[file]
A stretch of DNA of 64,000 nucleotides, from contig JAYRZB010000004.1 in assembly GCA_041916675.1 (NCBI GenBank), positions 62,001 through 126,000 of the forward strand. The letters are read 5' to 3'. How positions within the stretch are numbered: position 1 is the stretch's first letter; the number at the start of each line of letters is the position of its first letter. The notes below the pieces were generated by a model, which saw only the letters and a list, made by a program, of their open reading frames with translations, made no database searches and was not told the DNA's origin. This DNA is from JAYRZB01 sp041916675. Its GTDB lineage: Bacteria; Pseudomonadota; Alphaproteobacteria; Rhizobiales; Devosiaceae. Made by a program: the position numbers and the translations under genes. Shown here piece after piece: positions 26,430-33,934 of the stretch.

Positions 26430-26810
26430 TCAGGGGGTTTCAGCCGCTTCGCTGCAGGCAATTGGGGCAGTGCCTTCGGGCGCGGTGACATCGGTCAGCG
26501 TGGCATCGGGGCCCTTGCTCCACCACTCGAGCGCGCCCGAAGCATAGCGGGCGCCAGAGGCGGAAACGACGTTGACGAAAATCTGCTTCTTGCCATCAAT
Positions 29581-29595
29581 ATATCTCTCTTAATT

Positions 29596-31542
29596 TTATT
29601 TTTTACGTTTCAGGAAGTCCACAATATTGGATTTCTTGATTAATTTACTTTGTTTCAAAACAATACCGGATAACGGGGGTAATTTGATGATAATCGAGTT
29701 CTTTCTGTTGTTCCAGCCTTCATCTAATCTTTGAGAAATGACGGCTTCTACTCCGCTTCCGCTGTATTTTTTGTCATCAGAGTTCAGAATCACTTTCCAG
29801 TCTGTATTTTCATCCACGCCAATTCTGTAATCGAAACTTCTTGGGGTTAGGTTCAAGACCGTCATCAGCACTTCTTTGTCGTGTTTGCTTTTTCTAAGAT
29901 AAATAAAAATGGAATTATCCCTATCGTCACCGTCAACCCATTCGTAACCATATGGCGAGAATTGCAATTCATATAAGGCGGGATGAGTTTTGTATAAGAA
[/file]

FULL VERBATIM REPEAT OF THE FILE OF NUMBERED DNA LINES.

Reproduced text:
A stretch of DNA of 64,000 nucleotides, from contig JAYRZB010000004.1 in assembly GCA_041916675.1 (NCBI GenBank), positions 62,001 through 126,000 of the forward strand. The letters are read 5' to 3'. How positions within the stretch are numbered: position 1 is the stretch's first letter; the number at the start of each line of letters is the position of its first letter. The notes below the pieces were generated by a model, which saw only the letters and a list, made by a program, of their open reading frames with translations, made no database searches and was not told the DNA's origin. This DNA is from JAYRZB01 sp041916675. Its GTDB lineage: Bacteria; Pseudomonadota; Alphaproteobacteria; Rhizobiales; Devosiaceae. Made by a program: the position numbers and the translations under genes. Shown here piece after piece: positions 26,430-33,934 of the stretch.

Positions 26430-26810
26430 TCAGGGGGTTTCAGCCGCTTCGCTGCAGGCAATTGGGGCAGTGCCTTCGGGCGCGGTGACATCGGTCAGCG
26501 TGGCATCGGGGCCCTTGCTCCACCACTCGAGCGCGCCCGAAGCATAGCGGGCGCCAGAGGCGGAAACGACGTTGACGAAAATCTGCTTCTTGCCATCAAT
Positions 29581-29595
29581 ATATCTCTCTTAATT

Positions 29596-31542
29596 TTATT
29601 TTTTACGTTTCAGGAAGTCCACAATATTGGATTTCTTGATTAATTTACTTTGTTTCAAAACAATACCGGATAACGGGGGTAATTTGATGATAATCGAGTT
29701 CTTTCTGTTGTTCCAGCCTTCATCTAATCTTTGAGAAATGACGGCTTCTACTCCGCTTCCGCTGTATTTTTTGTCATCAGAGTTCAGAATCACTTTCCAG
29801 TCTGTATTTTCATCCACGCCAATTCTGTAATCGAAACTTCTTGGGGTTAGGTTCAAGACCGTCATCAGCACTTCTTTGTCGTGTTTGCTTTTTCTAAGAT
29901 AAATAAAAATGGAATTATCCCTATCGTCACCGTCAACCCATTCGTAACCATATGGCGAGAATTGCAATTCATATAAGGCGGGATGAGTTTTGTATAAGAA